Tech industry representatives told lawmakers at a recent Senate Homeland Security and Governmental Affairs Committee hearing that a cyber threat information-sharing bill could pass if it required companies and government agencies to strip out personally identifiable information before sharing the information with other organizations.
Industry Response Positive, Still Cautious
Critical industries and stakeholders voiced support for the president’s proposal, but are anxious to see how it will work. The “verdict is out” on whether it will achieve the objective of getting companies to share information with one another, said Bill Nelson, president and CEO of the Financial Services Information Sharing and Analysis Center, a nonprofit association dedicated to protecting financial services firms from physical and cyberattacks.
The Telecommunications Industry Association (TIA), representing manufacturers and suppliers of communications networks, cautiously praised the proposal, saying parts of it needed further analysis. “We are strongly in favor of cybersecurity legislation that will give businesses more access to government information on threats, open channels for greater information-sharing between companies, and enhance private-sector liability protection,” TIA CEO Scott Belcher said in a statement.
The National Retail Federation commended the president for the threat-sharing proposal. “The executive order is very much in line with what we are already doing to identify, classify and disseminate intelligence on actual and potential cyber threats to more than 150 of the best-known retail brands and companies, large and small,” said Federation President and CEO Matthew Shay. “It is an acknowledgement that industries need more flexible and nimble information-sharing platforms to combat cyber threats in the future,” he said.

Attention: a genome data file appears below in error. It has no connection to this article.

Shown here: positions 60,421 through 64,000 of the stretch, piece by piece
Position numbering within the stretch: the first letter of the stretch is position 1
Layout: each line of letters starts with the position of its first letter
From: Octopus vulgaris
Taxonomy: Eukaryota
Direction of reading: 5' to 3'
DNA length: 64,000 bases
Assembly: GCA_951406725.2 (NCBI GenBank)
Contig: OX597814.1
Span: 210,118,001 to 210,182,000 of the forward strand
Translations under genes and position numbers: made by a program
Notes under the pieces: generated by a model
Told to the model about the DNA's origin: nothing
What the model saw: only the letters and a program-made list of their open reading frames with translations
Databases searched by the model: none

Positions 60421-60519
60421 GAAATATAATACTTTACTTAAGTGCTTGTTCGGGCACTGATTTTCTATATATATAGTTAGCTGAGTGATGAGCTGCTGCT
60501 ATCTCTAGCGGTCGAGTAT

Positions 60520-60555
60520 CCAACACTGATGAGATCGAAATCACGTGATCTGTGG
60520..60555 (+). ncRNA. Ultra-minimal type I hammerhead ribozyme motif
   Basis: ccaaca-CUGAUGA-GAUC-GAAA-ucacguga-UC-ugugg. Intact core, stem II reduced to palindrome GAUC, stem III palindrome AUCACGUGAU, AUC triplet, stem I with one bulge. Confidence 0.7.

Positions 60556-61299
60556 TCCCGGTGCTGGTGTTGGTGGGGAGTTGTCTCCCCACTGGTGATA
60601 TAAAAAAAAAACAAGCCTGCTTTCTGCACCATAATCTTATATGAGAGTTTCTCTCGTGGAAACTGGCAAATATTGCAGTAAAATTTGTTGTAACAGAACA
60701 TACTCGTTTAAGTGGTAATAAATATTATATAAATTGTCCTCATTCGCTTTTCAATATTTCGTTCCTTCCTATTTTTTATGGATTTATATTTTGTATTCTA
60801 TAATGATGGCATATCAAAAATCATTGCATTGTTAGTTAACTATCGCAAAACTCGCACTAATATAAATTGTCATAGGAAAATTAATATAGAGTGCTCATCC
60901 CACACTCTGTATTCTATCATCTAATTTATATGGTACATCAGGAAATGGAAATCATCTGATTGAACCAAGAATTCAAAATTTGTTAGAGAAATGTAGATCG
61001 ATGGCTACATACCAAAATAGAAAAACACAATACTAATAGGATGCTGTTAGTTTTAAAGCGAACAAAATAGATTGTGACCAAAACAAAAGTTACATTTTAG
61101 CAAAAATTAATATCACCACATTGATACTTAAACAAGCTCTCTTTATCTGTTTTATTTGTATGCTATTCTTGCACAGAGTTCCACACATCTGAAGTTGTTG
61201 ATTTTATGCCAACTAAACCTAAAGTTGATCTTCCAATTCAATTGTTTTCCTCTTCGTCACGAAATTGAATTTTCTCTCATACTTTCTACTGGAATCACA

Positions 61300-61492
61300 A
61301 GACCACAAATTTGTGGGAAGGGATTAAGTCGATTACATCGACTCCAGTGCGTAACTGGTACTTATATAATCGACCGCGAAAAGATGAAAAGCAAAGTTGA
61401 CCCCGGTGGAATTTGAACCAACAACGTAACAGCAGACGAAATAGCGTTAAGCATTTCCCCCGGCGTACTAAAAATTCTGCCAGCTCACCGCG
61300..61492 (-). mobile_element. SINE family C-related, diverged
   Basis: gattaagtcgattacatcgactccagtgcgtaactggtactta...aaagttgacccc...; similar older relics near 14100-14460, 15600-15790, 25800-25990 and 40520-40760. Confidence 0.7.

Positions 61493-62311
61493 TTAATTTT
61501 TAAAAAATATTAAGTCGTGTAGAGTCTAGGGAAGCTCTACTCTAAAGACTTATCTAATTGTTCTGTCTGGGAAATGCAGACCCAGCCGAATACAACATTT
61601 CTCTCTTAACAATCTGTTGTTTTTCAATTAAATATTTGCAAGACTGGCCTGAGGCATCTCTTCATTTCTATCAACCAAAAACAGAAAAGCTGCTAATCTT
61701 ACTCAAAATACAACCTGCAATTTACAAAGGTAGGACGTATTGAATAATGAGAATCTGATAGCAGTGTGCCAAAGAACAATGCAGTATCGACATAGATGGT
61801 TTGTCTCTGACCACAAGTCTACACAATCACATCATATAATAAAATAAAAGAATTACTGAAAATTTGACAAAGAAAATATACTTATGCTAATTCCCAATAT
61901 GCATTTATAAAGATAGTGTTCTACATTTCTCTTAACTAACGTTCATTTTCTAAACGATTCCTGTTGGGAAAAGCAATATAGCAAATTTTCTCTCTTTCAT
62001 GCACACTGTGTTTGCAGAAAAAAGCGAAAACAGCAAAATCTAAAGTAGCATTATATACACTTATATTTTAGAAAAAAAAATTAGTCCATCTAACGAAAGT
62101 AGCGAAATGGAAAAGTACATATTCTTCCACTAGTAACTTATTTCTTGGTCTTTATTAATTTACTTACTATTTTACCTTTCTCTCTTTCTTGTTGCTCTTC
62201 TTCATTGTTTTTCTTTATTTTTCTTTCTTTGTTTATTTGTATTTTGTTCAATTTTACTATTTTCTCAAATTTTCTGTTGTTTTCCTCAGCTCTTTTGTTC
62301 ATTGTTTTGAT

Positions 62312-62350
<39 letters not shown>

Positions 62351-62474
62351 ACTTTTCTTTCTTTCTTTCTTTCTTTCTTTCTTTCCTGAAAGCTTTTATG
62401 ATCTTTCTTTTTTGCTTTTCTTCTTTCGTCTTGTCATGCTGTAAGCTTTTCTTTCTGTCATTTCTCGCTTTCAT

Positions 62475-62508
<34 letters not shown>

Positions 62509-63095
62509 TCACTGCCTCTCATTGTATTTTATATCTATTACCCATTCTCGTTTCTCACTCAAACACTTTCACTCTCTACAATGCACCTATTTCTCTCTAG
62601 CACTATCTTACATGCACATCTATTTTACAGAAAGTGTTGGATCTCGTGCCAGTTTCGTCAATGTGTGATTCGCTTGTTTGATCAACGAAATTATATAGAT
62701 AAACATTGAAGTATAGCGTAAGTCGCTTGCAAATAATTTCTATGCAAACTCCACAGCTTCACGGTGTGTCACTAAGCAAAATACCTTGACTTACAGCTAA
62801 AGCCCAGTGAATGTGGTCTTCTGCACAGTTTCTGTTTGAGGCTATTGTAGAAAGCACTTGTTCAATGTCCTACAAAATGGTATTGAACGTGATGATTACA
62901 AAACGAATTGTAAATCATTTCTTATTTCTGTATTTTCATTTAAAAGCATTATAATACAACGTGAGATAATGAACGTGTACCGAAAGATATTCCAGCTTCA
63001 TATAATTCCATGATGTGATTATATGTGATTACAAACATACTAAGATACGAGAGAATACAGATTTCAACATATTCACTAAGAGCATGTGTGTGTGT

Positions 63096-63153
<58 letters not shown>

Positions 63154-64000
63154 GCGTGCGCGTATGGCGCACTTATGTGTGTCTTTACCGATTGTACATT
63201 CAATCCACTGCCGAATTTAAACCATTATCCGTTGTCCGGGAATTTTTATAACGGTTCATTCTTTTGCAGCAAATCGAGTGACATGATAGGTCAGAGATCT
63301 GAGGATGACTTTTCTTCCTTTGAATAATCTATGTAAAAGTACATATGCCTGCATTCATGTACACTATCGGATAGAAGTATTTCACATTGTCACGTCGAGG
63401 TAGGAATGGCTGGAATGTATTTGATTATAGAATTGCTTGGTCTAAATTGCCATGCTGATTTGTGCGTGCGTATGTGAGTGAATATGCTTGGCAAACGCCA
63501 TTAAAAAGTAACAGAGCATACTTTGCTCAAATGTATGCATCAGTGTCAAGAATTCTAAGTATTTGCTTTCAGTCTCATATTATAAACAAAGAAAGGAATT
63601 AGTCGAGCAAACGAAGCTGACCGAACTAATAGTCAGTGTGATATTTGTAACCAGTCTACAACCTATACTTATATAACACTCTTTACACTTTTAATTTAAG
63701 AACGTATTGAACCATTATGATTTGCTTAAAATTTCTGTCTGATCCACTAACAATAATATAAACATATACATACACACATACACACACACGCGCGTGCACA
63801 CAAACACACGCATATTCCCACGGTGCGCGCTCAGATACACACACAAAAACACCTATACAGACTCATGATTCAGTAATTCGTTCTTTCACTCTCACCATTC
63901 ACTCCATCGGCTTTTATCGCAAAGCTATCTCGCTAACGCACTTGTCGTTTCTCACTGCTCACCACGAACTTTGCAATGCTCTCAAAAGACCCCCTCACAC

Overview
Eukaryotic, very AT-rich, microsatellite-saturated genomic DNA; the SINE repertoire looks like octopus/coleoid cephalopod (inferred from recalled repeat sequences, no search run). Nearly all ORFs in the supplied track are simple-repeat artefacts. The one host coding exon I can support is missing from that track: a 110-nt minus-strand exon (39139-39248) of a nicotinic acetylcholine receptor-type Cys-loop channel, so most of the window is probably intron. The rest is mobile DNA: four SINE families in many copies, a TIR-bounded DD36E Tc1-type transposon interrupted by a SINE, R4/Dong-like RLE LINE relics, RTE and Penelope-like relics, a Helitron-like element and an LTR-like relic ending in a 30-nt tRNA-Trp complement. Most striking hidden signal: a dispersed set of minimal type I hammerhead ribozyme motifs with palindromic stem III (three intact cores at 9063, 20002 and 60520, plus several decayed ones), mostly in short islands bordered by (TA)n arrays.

Shay stressed that information-sharing is just one part of a needed comprehensive cybersecurity approach, which should also include PIN and chip credit cards and adoption of point-to-point data encryption.
The foundation of effective cybersecurity information-sharing rests on three principles, according to wireless communications association CTIA:
“Currently, private-sector companies cannot share information with a government agency or organization without researching to ensure that whatever data is being shared is not protected, sensitive or classified, and assuming the risk of the information being made publicly available as a result of a FOIA [Freedom of Information Act] request,” according to the CTIA.
Communications industry groups, including CTIA, the National Cable & Telecommunications Association, and U.S. Telecom Association, recommend that any cybersecurity legislation affirmatively address those three principles of protection for companies and incorporate legislative language that:
Roy Maurer is an online editor/manager for SHRM.
Follow him @SHRMRoy